U.S. MTB women poised to grab maximum spots for 2020 Olympics

Top two countries get to send a trio of XC athletes to Japan next summer. But with nearly 9 months remaining in the Olympics chase, Team USA can’t afford to be complacent

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The country’s best female cross-country mountain bikers are on track to earn three spots for the 2020 Olympics in Tokyo.

The number of spots for the games is determined by each country’s position in the UCI nation rankings, which counts UCI points earned by top riders over a two-year period. Currently, the U.S. sits second behind Switzerland, with The Netherlands, Canada, and France rounding out the top-five.

The cutoff for the final rankings is May, 2020.

Only the top two countries receive the maximum three start spots. So, while the U.S. is in good standing after the 2019 World Cup season, with a 637 point lead on The Netherlands, American riders cannot afford to be complacent, said Marc Gullickson, USA Cycling’s mountain bike program director.

Courtney secured her Olympic spot at the UCI world championships. Photo: Bartek Wolinski/Red Bull Content Pool

“Coming out of the World Cup finals we feel good about where we are” Gullickson said. “But between now and the end of the second cycle we fully expect some other countries to chase points, so we’ll also send some men and women on points chasing trips. Then, we’ll just have to see where things shake out.”

What does that mean? Gullickson may send riders to chase UCI points around the globe in the coming months in an effort to defend the second-place ranking. Possible destinations are the Israel Epic stage race at the end of September and a pair of UCI races in Greece in October.

“We don’t want people to creep up on us,” Gullickson said.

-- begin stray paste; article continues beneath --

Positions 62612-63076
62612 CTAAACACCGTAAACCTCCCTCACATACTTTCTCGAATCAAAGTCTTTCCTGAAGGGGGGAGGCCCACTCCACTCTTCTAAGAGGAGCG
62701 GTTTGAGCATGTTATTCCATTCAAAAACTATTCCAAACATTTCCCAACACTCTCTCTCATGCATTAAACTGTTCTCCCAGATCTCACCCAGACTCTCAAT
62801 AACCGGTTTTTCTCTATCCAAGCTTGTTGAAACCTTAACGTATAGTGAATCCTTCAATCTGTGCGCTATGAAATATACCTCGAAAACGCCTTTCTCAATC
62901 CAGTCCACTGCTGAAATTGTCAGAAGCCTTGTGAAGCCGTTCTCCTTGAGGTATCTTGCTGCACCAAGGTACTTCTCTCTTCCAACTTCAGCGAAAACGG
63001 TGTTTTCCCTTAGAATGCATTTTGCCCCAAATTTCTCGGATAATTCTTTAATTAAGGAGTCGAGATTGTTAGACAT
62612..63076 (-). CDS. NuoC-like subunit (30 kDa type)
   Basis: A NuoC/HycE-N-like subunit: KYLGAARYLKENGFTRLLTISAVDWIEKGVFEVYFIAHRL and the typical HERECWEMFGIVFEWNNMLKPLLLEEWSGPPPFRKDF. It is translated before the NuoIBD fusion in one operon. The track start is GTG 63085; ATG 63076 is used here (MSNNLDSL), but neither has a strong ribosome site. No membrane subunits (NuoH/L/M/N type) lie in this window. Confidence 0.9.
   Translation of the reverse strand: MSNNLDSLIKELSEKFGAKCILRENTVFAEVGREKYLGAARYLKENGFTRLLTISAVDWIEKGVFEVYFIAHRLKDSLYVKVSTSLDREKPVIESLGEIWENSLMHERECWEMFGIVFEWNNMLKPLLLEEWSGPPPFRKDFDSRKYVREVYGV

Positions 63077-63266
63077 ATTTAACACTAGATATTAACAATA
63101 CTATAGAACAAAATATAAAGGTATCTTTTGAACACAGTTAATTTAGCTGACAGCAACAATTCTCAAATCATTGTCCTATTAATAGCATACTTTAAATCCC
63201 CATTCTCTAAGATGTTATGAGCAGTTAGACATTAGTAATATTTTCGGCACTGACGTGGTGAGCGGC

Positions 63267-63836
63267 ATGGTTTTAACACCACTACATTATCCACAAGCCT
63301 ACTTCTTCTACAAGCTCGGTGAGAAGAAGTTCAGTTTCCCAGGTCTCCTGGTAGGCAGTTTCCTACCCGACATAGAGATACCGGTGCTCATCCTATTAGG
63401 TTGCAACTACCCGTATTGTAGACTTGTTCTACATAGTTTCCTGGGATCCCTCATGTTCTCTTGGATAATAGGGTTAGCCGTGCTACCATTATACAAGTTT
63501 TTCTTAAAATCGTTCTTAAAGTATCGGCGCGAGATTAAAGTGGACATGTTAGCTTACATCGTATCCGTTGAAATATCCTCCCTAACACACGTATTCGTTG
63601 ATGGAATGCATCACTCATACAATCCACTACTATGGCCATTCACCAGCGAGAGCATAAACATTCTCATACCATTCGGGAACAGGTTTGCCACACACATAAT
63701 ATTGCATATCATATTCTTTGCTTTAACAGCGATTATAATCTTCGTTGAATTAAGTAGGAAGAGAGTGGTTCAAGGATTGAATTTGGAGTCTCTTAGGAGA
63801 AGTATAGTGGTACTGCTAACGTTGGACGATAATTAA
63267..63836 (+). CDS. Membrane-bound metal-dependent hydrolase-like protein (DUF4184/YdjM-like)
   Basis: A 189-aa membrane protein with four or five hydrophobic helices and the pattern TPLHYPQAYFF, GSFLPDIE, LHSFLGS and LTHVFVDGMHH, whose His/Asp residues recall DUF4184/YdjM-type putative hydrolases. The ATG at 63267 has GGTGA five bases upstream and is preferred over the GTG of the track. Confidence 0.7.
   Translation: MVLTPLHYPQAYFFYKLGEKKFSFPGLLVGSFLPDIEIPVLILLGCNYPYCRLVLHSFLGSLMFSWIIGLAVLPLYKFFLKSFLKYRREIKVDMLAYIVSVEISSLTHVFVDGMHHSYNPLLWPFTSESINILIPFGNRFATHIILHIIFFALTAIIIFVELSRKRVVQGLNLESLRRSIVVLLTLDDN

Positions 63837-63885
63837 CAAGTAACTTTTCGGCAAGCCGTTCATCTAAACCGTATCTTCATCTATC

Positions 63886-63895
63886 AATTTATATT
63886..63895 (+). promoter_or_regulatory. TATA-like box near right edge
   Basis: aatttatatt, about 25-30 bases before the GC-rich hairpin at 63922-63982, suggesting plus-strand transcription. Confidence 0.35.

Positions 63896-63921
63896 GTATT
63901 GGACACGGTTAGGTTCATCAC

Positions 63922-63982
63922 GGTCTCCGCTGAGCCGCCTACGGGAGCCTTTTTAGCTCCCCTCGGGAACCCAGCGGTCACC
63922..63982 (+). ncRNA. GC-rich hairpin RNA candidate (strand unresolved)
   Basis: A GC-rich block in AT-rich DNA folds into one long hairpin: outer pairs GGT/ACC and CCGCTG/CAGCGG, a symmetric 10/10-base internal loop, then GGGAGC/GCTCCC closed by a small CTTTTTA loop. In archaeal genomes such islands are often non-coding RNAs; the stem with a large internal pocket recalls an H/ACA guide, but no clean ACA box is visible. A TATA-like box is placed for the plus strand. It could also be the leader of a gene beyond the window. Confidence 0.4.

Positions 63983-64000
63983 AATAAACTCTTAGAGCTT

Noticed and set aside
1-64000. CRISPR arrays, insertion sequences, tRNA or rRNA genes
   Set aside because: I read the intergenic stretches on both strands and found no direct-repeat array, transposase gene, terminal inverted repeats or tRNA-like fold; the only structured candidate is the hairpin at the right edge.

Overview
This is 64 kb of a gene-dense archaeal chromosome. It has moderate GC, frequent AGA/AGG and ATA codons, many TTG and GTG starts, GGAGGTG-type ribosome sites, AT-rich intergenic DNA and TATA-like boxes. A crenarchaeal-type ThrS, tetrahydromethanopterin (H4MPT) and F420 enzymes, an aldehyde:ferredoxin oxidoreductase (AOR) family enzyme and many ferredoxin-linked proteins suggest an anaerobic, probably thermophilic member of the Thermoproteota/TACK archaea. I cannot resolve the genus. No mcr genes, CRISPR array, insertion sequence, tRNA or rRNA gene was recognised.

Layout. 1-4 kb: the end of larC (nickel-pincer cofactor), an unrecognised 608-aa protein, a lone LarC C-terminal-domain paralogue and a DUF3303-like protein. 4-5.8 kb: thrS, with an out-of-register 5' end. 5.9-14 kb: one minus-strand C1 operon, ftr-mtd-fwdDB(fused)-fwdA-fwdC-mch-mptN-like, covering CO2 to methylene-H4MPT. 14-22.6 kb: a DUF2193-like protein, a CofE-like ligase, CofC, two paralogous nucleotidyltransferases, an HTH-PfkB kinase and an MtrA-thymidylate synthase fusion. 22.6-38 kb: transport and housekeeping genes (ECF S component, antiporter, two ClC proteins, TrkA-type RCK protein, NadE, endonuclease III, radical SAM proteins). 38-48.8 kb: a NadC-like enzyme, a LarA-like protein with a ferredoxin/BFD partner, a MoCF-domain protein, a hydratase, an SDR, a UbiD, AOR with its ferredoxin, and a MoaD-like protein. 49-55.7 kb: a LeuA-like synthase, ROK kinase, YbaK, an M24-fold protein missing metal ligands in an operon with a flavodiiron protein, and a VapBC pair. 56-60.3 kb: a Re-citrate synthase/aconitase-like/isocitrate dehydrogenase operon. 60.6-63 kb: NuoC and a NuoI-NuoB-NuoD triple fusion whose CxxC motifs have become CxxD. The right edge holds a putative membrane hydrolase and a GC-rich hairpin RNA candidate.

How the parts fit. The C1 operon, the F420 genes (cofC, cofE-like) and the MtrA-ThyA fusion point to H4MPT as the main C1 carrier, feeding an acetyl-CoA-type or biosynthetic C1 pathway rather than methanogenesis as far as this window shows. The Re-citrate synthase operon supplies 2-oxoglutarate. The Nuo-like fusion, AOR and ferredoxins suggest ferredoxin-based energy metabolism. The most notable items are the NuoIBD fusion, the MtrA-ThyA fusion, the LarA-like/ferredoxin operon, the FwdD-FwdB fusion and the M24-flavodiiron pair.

The U.S. does have a substantial advantage on the European nations, however. While those countries have already contested their continental championships race—an event that pays out a bevy of points—North Americans have not. That race will be held in the spring, likely in Bolivia.

“That’s a big chunk of points that we can get that [the Netherlands] can’t,” Gullickson explained. “That gives us a safety net in the Olympic rankings even if they do close the gap because we’ll get at least couple hundred points from that event.”

Chloe Woodruff is enjoying a career year. Photo: Fred Dreier

Should the U.S. obtain the maximum three spots, USA Cycling must then decide which riders deserve a chance to race in Tokyo. Kate Courtney received an automatic spot due to her fifth-place finish at the UCI world championships. Now, there will likely be a battle between current U.S. national champion Chloe Woodruff, Erin Huck, Lea Davision, and Under-23 rider Haley Batten.

USA Cycling has one more opportunity for a rider to secure an automatic bid: The 2020 World Cup opener in Nové Město, Czech Republic. Finishing inside the top-eight secures a rider an automatic spot.

Should no riders qualify automatically, USA Cycling will award the spots.

“Honestly it’s very close,” Gullickson said. “That race will be really important, but we’ll also look very closely at what’s happened up to that point. There are a lot of pieces to examine and we don’t want to assume anything beforehand.”